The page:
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Today in labor history for the week of December 4, 2017

December 04 President Roosevelt announces the end of the Works Progress Administration (WPA), concluding the four-year run of one of the American government's most ambitious public works programs. It helped create jobs for roughly 8.5 million people during the Great Depression and left a legacy of highways and public buildings, among other public gains - 1943UAW President Walter Reuther elected president of the Congress of Industrial Organizations - 1952 Cesar Chavez jailed for 20 days for refusing to end United Farm Workers' grape boycott - 1970 Today in labor history for the week of December 4, 2017December 05 Unionists John T. and James B. McNamara are sentenced to 15 years and life, respectively, after confessing to dynamiting the Los Angeles Times building during a drive to unionize the metal trades in the city.  They placed the bomb in an alley next to the building, set to detonate when they thought the building would be empty; it went off early, and an unanticipated gas explosion and fire did the real damage, killing twenty people. The newspaper was strongly conservative and anti-union - 1911 Ending a 20-year split, the two largest labor federations in the U.S. merge to form the AFL-CIO, with a membership estimated at 15 million - 1955 Today in labor history for the week of December 4, 2017 AFL-CIO President John Sweeney welcomes the collapse of World Trade Organization talks in Seattle, declaring, "No deal is better than a bad deal." - 1999 The U.S. Department of Labor reports employers slashed 533,000 jobs the month before—the most in 34 years—as the Great Recession surged. The unemployment rolls had risen for seven months before that and were to continue to soar for another 10 months before topping 10 percent and beginning to level off late the following year - 2008 Today in labor history for the week of December 4, 2017December 06 African-American delegates meet in Washington, D.C., to form the Colored National Labor Union as a branch of the all-White National Labor Union created three years earlier. Unlike the NLU, the CNLU welcomed members of all races. Isaac Myers was the CNLU's founding president; Frederick Douglass became president in 1872 - 1869 The Washington Monument is completed in Washington, D.C. On the interior of the monument are 193 commemorative stones, donated by numerous governments and organizations from all over the world; one of them is from the Int’l Typographical Union, founded in 1852.  In 1986 the ITU merged into the Communications Workers of America - 1884 A total of 361 coal miners die at Monongah, W.Va., in nation's worst mining disaster - 1907 Int’l Glove Workers Union of America merges into Amalgamated Clothing Workers - 1961 United Mine Workers begin what is to become a 110-day national coal strike - 1997 Today in labor history for the week of December 4, 2017 December 07 Heywood Broun born in New York City. Journalist, columnist and co-founder, in 1933, of The Newspaper Guild - 1888 Steam boiler operators from 11 cities across the country meet in Chicago to form the National Union of Steam Engineers of America, the forerunner to the Int’l Union of Operating Engineers. Each of the men represented a local union of 40 members or fewer - 1896 More than 1,600 protesters staged a national hunger march on Washington, D.C., to present demands for unemployment insurance - 1931 United Hatters, Cap & Millinery Workers Int’l Union merges into Amalgamated Clothing & Textile Workers Union - 1982 Today in labor history for the week of December 4, 2017 Delegates to the founding convention of the National Nurses United (NNU) in Phoenix, Ariz., unanimously endorse the creation of the largest union and professional organization of registered nurses in U.S. history. The 150,000-member union is the product of a merger of three groups - 2009 December 08 Twenty-five unions found the American Federation of Labor (AFL) in Columbus, Ohio; Cigarmaker’s union leader Samuel Gompers is elected president. The AFL’s founding document’s preamble reads: “A struggle is going on in all of the civilized world between oppressors and oppressed of all countries, between capitalist and laborer...” - 1886 Today in labor history for the week of December 4, 2017(There is Power in a Union: The Epic Story of Labor in America: This thoughtful and highly readable history of the American labor movement traces unionism from the textile mills of Lowell, Massachusetts in the 1820s to organized labor’s decline in the 1980s and struggle for survival and growth today. Illustrated with dozens of photos, posters and more.) 114-day newspaper strike begins, New York City - 1962 President Bill Clinton signs The North American Free Trade Agreement (NAFTA) - 1993 Today in labor history for the week of December 4, 2017Nearly 230 jailed teachers—about one-fourth of the 1,000-member Middletown Township, N.J., staff—are ordered freed after they and their colleagues agree to end a 9-day strike and go into mediation with the local school board - 2001 Faced with a national unemployment rate of 10 percent, President Barack Obama outlines new multibillion-dollar stimulus and jobs proposals, saying the country must continue to "spend our way out of this recession" until more Americans are back at work. Joblessness had soared 6 percent in the final two years of George W. Bush’s presidency - 2009 Today in labor history for the week of December 4, 2017December 09 Ratification of a new labor agreement at Titan Tire of Natchez, Miss., ends the longest strike in the history of the U.S. tire industry, which began May 1, 1998, at the company's Des Moines, Iowa, plant - 2001 December 10 First sit-down strike in U.S. called by IWW at General Electric in Schenectady, N.Y. - 1906 Today in labor history for the week of December 4, 2017 (No Contract, No Peace: A Legal Guide to Contract Campaigns, Strikes, and Lockouts is a must-have for any union or activist considering aggressive action to combat management’s growing economic war against workers. No Contract, No Peace! updates information contained in the first edition, entitled Strikes, Picketing and Inside Campaigns, to include reference to recent union activities and NLRB decisions that have affected the labor relations environment. Schwartz’s familiarity with labor and employment law combines with his activist spirit to provide innovative yet practical tips for mounting and maintaining meaningful campaigns designed to build union and workers’ power.) Int’l Human Rights Day, commemorating the signing at the United Nations of the Universal Declaration of Human Rights, which states, in part: “Everyone has the right to form and join trade unions for the protection of his interests.” - 1948 American Federation of Teachers Local 89 in Atlanta, Georgia, disaffiliates from the national union because of an AFT directive that all its locals integrate. A year later, the AFT expelled all locals that refused to do so - 1956 —Compiled and edited by David Prosten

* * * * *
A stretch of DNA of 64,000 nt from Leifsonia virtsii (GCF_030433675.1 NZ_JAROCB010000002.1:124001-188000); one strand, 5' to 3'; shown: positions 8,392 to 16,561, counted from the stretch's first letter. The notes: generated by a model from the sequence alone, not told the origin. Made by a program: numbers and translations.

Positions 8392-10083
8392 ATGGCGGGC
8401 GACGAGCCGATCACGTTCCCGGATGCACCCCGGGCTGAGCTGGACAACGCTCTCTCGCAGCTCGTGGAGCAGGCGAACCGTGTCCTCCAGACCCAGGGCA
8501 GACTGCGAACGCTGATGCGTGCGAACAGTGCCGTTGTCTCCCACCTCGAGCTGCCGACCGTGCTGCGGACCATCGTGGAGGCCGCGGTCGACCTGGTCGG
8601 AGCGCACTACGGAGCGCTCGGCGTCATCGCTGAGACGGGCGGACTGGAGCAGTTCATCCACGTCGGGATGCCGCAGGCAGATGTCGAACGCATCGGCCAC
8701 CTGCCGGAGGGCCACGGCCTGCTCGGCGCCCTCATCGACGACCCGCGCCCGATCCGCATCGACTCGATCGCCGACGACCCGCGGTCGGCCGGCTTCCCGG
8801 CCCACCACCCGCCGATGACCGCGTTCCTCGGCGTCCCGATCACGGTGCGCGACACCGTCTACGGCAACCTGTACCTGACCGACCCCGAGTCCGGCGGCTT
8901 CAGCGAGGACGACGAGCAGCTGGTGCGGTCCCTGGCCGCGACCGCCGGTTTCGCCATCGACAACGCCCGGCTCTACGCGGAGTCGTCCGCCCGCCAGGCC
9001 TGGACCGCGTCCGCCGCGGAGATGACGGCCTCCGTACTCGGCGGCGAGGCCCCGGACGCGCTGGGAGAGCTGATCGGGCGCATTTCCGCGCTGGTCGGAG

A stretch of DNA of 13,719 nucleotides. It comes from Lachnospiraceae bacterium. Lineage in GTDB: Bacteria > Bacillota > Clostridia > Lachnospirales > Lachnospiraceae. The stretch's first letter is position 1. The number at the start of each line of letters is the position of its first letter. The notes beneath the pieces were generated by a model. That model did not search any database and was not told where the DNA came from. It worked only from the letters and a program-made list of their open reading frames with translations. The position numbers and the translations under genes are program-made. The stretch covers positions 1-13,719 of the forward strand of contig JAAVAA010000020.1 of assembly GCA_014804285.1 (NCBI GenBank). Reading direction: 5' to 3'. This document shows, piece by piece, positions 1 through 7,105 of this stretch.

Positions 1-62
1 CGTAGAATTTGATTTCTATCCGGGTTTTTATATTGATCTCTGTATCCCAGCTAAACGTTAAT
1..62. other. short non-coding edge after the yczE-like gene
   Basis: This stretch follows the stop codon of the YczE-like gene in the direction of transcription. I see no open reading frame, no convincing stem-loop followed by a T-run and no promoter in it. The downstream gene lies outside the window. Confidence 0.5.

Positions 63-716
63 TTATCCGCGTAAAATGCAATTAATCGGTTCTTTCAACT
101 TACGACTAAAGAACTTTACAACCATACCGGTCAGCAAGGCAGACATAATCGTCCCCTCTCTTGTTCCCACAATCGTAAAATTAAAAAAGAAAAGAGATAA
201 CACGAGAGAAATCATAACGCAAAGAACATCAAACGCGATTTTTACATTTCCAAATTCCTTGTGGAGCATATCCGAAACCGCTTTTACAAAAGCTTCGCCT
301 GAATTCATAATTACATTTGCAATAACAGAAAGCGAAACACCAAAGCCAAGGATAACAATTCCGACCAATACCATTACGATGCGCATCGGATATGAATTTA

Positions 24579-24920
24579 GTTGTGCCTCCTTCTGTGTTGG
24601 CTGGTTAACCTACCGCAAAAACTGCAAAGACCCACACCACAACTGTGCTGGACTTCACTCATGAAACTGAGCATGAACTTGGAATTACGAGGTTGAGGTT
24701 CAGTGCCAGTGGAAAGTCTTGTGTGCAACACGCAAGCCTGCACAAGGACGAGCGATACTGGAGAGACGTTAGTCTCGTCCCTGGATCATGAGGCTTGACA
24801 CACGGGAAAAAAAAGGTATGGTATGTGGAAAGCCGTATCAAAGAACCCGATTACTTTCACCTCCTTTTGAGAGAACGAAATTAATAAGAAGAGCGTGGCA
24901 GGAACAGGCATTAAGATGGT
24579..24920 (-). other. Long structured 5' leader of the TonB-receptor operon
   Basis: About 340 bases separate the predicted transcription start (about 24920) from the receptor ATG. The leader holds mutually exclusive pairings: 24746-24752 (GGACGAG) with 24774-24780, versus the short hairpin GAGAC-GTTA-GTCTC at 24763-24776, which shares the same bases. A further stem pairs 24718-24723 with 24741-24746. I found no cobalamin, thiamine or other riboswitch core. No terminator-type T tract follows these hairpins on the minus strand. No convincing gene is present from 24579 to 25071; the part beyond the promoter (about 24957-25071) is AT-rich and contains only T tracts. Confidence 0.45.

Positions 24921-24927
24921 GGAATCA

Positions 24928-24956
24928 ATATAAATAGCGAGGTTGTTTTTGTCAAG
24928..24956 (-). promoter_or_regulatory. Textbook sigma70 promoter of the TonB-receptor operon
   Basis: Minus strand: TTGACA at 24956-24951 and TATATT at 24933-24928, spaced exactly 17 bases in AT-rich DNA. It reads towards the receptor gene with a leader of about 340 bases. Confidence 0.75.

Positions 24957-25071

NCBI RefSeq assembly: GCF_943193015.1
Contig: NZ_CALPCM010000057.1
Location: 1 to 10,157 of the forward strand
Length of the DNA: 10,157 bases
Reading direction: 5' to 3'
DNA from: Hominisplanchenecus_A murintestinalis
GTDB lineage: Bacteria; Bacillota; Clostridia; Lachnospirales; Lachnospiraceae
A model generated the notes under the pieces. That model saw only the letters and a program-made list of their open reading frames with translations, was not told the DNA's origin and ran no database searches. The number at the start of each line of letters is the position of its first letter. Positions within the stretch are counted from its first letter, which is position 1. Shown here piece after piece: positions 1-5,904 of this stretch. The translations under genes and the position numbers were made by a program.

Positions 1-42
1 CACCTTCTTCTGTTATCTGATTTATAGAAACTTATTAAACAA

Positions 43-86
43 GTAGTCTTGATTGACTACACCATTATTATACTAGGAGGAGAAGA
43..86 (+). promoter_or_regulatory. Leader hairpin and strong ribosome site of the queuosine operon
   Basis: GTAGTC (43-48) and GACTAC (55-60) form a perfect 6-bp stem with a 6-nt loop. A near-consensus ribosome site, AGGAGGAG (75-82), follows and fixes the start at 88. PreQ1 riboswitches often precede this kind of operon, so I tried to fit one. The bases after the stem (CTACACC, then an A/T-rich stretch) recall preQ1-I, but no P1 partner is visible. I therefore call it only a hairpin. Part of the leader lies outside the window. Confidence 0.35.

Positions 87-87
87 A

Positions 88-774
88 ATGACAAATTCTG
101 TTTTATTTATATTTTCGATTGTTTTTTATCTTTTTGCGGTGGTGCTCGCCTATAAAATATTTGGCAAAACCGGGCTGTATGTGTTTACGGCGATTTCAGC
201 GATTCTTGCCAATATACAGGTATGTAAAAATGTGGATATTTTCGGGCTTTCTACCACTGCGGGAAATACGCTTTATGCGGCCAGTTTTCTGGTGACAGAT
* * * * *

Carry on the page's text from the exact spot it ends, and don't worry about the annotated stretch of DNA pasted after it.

About Today In Labor History

The NHLN has joined with multiple other websites to help highlight some of the struggles that workers have faced throughout our history. We want everyone to know what the workers of the past had to endure for the rights we take for granted now. If you do not learn from the past, you are doomed to repeat it.